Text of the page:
NASD Cleans Up Variable Annuity Market
May 17, 2004
After filing over 80 disciplinary actions in the past two years, the National Association of Securities Dealers is tightening its noose on the variable annuities industry. Late last month, the regulator proposed new rules for variable annuity sales that would increase disclosure and make best-practice guidelines mandatory and enforceable.
These best-practice guidelines were put together with the involvement of the industry, said Herb Perone, a spokesman for the NASD. "But clearly, not everyone has adopted the guidelines, or we wouldn't have 80 enforcement cases." While the disciplinary actions were filed for violations of existing regulations, he said that due to the growing complexity of variable annuities, "the NASD felt it was necessary to heighten suitability, supervisory and disclosure requirements for the sales of this product."
Variable annuities were already the focus of extra attention over the last couple of years for both the NASD and the SEC, Perone said, particularly with regard to "switching" from one annuity product to another. This year alone, Waddell & Reed, Prudential, American Express Financial Advisors and InterSecurities were fined for unsuitable sales of variable annuity products or for switching clients between variable annuities so that the broker could collect fat commissions, while the client racked up surrender fees.
Under the proposed new rules, a registered representative would be required to determine that the customer had been informed of the unique features of the variable annuity, including tax advantages and disadvantages where withdrawal of funds is concerned. The representative would also need to determine that the customer has a long-term investment objective and that the variable annuity as a whole and its underlying sub-accounts are suitable for the customer, where risk and liquidity are concerned.
In addition, the rep would be required to provide the customer with a current prospectus and a separate document highlighting features of the transaction, including:
Liquidity issues, such as potential surrender charges and IRS penalties.
a Sales charges.
Fees, including mortality and administrative fees, investment advisory fees and charges for riders or special features.
Federal tax treatment for variable annuities.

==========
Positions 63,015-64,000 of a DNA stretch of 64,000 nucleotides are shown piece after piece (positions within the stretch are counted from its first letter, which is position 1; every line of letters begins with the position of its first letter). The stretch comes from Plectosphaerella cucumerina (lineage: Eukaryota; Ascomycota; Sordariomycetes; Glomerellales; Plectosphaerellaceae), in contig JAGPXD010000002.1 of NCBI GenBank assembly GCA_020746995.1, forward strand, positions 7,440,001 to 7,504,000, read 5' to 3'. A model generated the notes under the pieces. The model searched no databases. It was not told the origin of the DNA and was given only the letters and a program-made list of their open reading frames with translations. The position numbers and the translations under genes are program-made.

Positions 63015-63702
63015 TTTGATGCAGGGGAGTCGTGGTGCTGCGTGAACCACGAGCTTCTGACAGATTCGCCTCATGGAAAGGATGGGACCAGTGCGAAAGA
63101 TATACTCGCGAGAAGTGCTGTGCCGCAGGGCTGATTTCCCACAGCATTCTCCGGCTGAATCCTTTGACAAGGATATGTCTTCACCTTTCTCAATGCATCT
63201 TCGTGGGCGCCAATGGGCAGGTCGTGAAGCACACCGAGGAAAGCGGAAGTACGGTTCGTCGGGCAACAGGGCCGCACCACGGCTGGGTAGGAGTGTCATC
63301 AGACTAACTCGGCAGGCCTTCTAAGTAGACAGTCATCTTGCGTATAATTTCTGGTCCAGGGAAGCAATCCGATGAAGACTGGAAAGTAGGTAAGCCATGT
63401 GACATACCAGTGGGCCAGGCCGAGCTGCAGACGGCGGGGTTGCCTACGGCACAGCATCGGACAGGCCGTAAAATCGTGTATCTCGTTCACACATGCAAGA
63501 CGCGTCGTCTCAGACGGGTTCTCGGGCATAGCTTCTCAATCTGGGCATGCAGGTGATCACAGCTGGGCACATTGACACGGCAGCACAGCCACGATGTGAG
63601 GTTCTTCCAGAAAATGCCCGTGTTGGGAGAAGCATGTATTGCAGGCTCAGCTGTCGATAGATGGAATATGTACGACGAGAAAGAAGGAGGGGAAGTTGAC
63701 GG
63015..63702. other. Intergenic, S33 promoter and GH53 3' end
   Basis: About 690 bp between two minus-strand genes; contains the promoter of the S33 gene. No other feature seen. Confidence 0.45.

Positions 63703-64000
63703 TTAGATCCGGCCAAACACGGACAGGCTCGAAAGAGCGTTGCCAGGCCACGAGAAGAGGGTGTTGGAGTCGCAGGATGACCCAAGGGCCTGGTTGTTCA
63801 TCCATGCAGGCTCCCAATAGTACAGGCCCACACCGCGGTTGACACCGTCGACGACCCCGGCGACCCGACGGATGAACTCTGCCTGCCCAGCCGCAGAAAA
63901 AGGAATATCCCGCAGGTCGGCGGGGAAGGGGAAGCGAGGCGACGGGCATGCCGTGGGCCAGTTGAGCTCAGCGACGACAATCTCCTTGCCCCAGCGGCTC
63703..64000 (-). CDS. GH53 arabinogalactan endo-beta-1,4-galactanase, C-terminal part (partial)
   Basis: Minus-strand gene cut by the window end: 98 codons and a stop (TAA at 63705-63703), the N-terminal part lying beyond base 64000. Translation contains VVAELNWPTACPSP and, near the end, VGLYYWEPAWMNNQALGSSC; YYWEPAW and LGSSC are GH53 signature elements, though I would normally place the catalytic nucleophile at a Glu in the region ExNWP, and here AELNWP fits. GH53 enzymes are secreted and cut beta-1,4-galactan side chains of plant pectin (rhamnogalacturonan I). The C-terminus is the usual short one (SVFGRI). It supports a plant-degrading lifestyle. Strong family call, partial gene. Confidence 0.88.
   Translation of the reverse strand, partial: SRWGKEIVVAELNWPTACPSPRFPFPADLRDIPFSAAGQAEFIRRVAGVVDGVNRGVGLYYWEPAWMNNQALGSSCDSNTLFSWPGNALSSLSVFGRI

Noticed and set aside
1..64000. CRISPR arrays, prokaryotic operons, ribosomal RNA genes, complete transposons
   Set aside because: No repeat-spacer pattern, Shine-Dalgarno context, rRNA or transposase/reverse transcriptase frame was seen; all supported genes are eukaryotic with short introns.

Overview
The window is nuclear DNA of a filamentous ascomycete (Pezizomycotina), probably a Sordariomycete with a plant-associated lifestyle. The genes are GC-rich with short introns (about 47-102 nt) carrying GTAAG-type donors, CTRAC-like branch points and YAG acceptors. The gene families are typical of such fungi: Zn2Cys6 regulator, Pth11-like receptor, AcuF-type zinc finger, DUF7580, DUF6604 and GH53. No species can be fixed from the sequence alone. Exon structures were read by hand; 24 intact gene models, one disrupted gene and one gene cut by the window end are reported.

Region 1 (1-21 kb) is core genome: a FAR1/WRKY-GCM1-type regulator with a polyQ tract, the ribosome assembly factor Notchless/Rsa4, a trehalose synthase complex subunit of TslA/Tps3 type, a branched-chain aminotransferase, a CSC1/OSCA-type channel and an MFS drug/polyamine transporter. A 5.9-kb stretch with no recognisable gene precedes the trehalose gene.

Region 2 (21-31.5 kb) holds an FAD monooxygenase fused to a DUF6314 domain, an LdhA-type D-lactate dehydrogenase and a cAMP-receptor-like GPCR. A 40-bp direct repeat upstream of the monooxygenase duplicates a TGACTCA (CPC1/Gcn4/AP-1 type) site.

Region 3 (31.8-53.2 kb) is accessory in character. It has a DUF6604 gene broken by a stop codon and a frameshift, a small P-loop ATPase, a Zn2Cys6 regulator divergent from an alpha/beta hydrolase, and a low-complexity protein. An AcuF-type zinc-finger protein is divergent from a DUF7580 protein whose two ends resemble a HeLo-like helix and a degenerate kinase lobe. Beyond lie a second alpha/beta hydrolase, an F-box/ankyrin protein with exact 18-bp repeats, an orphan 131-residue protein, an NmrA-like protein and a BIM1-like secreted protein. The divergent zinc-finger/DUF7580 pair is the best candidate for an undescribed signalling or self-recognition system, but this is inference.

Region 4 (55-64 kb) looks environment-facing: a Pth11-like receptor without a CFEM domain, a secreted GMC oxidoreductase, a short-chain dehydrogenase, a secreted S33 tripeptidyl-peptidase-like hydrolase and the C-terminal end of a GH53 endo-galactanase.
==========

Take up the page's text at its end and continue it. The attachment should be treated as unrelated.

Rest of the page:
Any applicable state and local government premium taxes.
In addition, registered representatives would have to obtain an approval from a registered principal before a transaction may be processed, and firms would have to draw up specific procedures to help the company comply with the rules.
Finally, training policies or programs would need to be developed to make sure reps and principals understand variable annuities and that they will comply with the rules.
It could be a while, however, before the proposed rules are passed. Regulation of the variable annuity industry is a complicated matter, with the SEC and the NASD overseeing sales of the products alongside 51 state insurance commissioners. "Regulation does get messy," said Stephan Christiansen, director of research at Conning Research & Consulting. "Securities regulations and insurance regulations come together in the annuity world, because you have the pure insurance products, the guarantees, and the underlying securities products. It can get very complex, and that can get expensive. It's a basis for cost in this industry," he said.
"It's a controversial issue as to whether regulation needs to be streamlined," Christiansen continued. "I would tend to be on the side of those who say yes, it needs to be streamlined and easier to understand. Most of these products are increasingly national in orientation, so the range of differences that can exist on a state-by-state basis or between securities and insurance regulations should be rationalized."
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